My friend Stacy had the good fortune of living in Italy for nine years *sigh*. During that time she studied the language, took cooking lessons and traveled throughout the country. She, and my friends at School Amici, are my local resources for all things Italian. Recently, a new Italian restaurant opened in the charming, artsy Cincinnati suburb of O’Bryonville called Enoteca Emila. Although her first visit to Enoteca was without me (coincidently I’d dined there and had left for Italian class just 10 minutes before she arrived), Stacy reported that their Pappardelle Bolognese was the most authentic she’d encountered in the States. Having never eaten Bolognese before, I thought it would be fun to try to make it at home. Stacy had explained how this meat sauce was a blend of several kinds of meat – beef, pork, veal, pancetta, but even in my Italian cookbooks, I found only all-beef recipes. Then on Friday, the latest edition of Cook’s Illlustrated arrived with a multi-meat Bolognese recipe. Kismet? So on Saturday, Stacy and I tested the Cook’s Illustrated recipe to see if it came close to the real thing.
Reading over the ingredients, it really sounds like a heart attack on a plate: ground beef, ground veal, ground pork, pancetta, mortadella and chicken livers with fresh sage, a soffritto, tomato paste, red wine, and chicken and beef broths. But it was a crisp, cool autumn day just begging for a hearty dinner.
Let’s get this party started!
Step 1: Open a nice bottle of red. Pour.
Steps 2 through 6: We sautéed the grounds meats in olive oil in a Dutch oven over medium high heat until all liquid was absorbed about 10-15 minutes. The pancetta and mortadella, minced together in a food processor, were added and cooked for another 5-7 minutes. We opted out of the chicken livers. Next the soffritto was combined with the meat and cooked another five minutes; then the tomato paste was stirred in and cooked until the mixture was rust colored. The red wine, then the broths (combined with unflavored gelatin) were stirred in. The whole process took about 30 minutes. Then the sauce was covered and simmered for 90 minutes.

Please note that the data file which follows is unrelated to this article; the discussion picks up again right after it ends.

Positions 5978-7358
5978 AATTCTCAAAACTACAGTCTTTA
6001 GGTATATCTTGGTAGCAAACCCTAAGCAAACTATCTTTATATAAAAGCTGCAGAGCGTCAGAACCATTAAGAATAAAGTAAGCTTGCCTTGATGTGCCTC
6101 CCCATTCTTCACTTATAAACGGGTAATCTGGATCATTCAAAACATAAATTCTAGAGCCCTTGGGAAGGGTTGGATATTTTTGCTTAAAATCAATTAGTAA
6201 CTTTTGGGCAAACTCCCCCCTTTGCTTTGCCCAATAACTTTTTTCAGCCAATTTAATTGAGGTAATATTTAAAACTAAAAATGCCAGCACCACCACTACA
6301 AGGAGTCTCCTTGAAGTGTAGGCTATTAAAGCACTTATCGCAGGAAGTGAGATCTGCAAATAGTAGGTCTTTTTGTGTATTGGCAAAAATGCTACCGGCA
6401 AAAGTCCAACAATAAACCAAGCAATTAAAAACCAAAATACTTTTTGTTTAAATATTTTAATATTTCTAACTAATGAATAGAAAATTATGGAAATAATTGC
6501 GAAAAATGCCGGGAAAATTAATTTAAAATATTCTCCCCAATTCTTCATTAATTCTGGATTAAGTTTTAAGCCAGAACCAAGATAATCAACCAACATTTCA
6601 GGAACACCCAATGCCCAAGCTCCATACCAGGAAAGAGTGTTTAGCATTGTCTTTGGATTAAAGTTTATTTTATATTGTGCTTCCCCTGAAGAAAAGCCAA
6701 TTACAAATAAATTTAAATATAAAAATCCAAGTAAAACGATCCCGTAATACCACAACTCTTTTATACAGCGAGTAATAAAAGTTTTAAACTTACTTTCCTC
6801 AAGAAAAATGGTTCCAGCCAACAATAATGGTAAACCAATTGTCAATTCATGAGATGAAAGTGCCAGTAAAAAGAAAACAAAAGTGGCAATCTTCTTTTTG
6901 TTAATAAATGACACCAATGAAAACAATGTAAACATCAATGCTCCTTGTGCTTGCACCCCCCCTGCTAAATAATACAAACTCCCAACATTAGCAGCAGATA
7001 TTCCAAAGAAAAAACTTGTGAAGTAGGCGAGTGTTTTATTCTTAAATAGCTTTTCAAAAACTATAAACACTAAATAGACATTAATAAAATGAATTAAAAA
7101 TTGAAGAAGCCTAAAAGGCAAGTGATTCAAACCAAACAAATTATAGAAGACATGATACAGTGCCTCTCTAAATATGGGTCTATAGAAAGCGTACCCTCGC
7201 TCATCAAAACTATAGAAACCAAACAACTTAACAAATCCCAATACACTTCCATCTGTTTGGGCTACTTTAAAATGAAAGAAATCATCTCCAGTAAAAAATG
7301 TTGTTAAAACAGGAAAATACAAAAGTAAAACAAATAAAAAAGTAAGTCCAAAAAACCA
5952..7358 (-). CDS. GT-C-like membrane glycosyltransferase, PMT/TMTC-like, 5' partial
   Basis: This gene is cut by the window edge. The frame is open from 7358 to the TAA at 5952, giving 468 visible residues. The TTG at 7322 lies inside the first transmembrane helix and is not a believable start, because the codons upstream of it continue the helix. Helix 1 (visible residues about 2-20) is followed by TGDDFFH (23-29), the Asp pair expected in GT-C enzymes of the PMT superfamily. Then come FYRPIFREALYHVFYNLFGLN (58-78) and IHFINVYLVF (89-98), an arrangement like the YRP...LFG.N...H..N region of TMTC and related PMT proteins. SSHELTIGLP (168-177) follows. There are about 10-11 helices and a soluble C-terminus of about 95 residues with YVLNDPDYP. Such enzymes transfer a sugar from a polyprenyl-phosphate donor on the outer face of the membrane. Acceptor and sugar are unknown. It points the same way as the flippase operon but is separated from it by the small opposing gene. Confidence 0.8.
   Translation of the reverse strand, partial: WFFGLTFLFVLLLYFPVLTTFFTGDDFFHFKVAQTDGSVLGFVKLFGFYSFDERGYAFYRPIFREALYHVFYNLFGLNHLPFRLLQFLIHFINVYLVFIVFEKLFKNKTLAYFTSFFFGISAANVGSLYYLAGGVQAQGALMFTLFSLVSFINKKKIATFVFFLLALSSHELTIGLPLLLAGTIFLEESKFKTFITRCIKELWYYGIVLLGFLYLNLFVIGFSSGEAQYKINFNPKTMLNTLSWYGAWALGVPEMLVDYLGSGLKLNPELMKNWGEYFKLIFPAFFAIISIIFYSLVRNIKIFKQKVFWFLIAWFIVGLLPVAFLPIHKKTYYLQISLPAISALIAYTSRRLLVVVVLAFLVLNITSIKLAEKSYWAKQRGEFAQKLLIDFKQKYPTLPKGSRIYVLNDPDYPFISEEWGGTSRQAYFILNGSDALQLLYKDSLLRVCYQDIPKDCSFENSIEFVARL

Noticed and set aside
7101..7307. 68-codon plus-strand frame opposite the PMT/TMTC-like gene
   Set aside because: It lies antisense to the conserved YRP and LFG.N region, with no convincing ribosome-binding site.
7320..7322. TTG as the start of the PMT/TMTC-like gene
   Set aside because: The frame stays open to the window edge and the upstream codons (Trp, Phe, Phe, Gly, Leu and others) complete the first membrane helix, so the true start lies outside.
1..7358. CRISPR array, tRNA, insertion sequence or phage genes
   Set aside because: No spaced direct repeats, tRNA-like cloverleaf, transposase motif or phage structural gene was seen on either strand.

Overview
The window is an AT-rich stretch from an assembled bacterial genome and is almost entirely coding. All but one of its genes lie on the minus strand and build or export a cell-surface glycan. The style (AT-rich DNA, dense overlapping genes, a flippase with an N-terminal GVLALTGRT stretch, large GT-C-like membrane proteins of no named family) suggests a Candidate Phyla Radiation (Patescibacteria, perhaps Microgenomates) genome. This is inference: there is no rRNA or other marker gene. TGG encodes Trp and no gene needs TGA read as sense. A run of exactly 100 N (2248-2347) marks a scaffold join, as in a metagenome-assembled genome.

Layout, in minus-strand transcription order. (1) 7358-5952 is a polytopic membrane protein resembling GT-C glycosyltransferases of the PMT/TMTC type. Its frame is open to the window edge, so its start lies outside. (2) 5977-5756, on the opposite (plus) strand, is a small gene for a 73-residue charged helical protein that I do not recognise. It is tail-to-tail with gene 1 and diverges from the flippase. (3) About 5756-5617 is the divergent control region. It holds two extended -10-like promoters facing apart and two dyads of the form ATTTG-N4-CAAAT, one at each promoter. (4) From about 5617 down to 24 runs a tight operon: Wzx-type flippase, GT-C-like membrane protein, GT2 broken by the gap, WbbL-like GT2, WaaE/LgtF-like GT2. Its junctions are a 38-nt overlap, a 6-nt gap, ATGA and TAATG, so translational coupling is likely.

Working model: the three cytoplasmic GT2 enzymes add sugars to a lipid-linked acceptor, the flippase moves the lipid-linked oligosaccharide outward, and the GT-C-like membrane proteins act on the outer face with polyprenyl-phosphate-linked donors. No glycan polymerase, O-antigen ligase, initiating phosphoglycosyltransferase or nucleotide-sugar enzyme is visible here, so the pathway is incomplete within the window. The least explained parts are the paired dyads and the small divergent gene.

Step 7: While Stacy tended the sauce, I made the pappardelle, a 3/4 inch-wide fettucini-style flat noodle, using a standard fresh pasta recipe. Because this pasta is so wide, it makes the perfect platform to really hold onto the sauce. Plus, it looks very dramatic.
Step 8: Sauce must simmer, pasta must rest. So too shall the cooks with another glass of red and a small plate of snacks: fresh asparagus wrapped in prosciutto then quickly sautéed until the prosciutto is golden and crispy; smokehouse almonds; picholine olives; and DLM’s gigande beans with roasted red peppers in a vinaigrette.
Step 9: Cook the pasta until al dente, then combine with sauce and cook for another minute or two. Top with freshly grated Parmesan Reggiano and serve with a nice bottle of red and warm, crusty bread. Stacy brought an extremely yummy 1995 Nelson Estate Merlot, and some fruity liquors in cute little bottles to celebrate once the kitchen was restored to order (no easy task, that one).
Step 10: Sleep this one off.
Was this the real thing? You betcha…real pasta, real Bolognese, real headache in the morning.